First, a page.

On shaky foundations

The advent of intermediate care, which bridges
the gap between existing health and social care services, is a
positive step. But has the government set up councils to fail by
not ring-fencing cash for it, asks Jon Glasby.

I have heard that the government is investing
in intermediate care, but I don’t see any evidence of this at
ground level. Is there extra money for intermediate care?

“Intermediate care” is a relatively new phrase
to describe services that have been identified as a priority for
some time by practitioners and researchers alike.

In 1997 the Audit Commission stressed the need
for greater rehabilitation opportunities to break out of the
“vicious circle” in which increasing hospital admissions lead to
quicker discharges, greater use of expensive residential care, less
money for prevention/rehabilitation and hence even more hospital

This statement was followed in 1999 by the
Royal Commission on Long Term Care, which called for a greater
focus on prevention and rehabilitation. In 2000, the
government’s NHS Plan responded to these calls, announcing an
extra £900 million for intermediate care over the next three

Further details of how intermediate care will
operate have since been provided by a government circular and by
the National Service Framework for Older People.

As the name suggests, intermediate care is a
means of bridging the gaps between existing health and social care
services. In government documentation, intermediate care has been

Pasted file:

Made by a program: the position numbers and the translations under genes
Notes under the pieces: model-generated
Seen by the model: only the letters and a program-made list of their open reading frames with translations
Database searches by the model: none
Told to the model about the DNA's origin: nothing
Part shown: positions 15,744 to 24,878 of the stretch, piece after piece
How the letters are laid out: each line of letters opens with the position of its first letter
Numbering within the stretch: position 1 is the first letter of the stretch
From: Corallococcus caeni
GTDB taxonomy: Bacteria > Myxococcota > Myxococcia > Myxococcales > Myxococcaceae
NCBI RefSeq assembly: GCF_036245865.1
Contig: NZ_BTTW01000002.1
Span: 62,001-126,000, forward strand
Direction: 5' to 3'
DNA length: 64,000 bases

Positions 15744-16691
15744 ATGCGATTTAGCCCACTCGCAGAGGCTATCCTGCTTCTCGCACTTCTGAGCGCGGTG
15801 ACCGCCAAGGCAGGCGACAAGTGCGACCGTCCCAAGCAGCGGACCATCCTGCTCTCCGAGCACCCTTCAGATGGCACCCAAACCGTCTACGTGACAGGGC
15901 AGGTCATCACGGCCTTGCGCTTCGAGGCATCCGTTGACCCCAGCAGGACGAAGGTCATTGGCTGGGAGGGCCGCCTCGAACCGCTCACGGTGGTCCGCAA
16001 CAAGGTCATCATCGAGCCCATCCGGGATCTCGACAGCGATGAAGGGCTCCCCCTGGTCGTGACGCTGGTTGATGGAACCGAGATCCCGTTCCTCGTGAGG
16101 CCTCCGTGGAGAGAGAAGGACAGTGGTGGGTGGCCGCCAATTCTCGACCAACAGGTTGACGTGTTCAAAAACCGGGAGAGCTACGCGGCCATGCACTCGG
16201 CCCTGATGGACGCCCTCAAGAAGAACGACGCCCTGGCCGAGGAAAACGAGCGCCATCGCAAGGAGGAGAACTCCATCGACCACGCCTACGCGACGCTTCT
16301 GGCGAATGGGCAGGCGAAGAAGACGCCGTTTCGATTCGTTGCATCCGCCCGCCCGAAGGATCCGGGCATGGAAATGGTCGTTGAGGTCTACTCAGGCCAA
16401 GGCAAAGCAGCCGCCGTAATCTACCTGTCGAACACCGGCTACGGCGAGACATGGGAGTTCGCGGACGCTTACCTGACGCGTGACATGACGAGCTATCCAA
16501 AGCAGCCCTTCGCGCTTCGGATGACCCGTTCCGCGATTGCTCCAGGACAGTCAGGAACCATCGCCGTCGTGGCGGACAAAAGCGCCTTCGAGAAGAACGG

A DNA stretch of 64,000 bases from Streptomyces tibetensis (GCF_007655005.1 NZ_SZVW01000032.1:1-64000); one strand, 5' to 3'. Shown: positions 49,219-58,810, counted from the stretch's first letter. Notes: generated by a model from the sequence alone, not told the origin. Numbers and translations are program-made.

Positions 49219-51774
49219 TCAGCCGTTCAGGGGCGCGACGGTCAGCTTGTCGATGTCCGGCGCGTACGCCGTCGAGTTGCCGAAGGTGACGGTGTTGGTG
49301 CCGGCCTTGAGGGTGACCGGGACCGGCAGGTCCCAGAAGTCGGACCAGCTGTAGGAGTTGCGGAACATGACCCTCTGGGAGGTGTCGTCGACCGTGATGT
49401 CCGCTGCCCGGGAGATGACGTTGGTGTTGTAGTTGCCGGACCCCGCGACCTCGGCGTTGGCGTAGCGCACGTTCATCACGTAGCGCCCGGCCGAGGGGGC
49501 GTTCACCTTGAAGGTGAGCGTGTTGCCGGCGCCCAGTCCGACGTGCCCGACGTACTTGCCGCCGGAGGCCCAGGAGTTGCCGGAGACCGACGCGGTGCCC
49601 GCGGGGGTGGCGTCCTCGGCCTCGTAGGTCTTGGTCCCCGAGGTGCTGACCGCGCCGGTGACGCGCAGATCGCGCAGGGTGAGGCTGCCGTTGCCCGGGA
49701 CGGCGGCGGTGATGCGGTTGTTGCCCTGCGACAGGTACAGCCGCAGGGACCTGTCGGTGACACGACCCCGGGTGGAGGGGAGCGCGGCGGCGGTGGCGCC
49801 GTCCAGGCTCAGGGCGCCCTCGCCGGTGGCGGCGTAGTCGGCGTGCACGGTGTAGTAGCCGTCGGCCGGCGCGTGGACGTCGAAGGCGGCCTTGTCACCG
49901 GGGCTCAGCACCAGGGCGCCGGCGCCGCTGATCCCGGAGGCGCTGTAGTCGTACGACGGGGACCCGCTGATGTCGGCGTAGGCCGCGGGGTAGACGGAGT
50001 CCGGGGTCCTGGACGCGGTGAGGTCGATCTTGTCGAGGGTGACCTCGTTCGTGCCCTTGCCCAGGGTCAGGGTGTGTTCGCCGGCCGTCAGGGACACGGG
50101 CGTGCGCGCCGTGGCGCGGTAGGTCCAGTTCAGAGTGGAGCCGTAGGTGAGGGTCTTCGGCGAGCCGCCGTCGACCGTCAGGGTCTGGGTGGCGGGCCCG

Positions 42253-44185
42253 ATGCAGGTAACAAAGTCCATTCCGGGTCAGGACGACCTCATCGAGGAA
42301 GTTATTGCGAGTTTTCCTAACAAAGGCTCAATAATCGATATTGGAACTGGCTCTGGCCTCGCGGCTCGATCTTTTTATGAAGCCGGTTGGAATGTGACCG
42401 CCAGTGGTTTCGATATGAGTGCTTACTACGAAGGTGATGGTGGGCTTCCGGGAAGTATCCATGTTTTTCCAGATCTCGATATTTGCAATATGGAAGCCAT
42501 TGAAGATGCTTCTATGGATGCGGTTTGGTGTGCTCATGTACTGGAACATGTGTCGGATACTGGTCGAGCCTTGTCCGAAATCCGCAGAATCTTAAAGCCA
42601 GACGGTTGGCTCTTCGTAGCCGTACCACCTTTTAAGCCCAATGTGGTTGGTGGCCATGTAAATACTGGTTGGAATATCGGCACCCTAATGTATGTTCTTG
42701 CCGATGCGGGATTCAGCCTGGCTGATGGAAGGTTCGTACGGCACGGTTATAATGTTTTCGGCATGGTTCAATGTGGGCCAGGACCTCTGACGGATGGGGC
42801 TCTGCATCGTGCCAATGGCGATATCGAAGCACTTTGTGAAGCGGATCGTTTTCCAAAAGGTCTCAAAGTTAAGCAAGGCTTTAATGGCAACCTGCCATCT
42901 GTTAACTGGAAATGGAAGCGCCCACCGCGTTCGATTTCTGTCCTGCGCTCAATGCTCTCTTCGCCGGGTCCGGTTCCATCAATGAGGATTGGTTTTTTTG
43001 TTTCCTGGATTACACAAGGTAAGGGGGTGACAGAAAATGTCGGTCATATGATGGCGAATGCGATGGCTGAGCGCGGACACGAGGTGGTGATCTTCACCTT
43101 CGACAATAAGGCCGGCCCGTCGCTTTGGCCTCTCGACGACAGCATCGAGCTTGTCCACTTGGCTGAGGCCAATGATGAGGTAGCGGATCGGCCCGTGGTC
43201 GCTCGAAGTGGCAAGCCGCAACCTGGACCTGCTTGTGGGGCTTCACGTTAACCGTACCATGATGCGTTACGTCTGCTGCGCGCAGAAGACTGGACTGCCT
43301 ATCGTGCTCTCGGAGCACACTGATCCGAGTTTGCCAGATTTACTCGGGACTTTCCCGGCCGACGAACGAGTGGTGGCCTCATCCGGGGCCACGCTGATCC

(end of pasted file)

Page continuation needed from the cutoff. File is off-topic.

defined as: “A short period (normally of no longer than six weeks)
of intensive rehabilitation and treatment to enable patients to
return home following hospitalisation, or to prevent admission to
long-term residential care; or intensive care at home to prevent
unnecessary hospital admission.”1

While much of the detail has still to emerge,
intermediate care services will be time-limited – usually less than
six weeks, provided free to service users and characterised by
joint working with a single assessment process, a single
professional record and shared protocols. Early signs suggest that
intermediate care may focus on acute hospital beds, thereby seeking
to reduce unnecessary admissions and ensure that patients can be
quickly and successfully discharged at the end of their stay.

Unfortunately, the promise of an extra
£900 million to fund intermediate care is more complex than it
may at first appear.

A government circular – HSC 2001/01;
LAC(2001)/1 – explains that some extra money is being provided to
the NHS for intermediate care purposes.

Despite this, social services departments will
generally not be able to draw on new sources of funds and, by and
large, will be expected to contribute to intermediate care from
existing income and government grants.

Guidance suggests that the government has
already taken account of the need to develop intermediate care
services when allocating funding to local authorities from 2001
onwards. The only exception is a new performance fund of £50
million, which will be available from 2002-3 and will focus
initially on the intermediate care field.

It seems as though local authorities will have
to develop intermediate care in addition to their existing
responsibilities without necessarily having adequate funds to do
so. By expecting social services departments to allocate money to
intermediate care from existing sources of revenue, the danger is
that any increase in annual budgets will have been identified and
spent before intermediate care gets a look in. This could lead to
further arguments with the NHS as councils struggle to fulfil their
side of the intermediate care agenda.

Although intermediate care seems an important
step forward, the government is running the risk of setting local
authorities up to fail by neglecting to provide additional,
ring-fenced funds to make the new system work.     

1 National Service
Framework for Older People: Modern Standards and Service
, Department of Health, p156, 2001.



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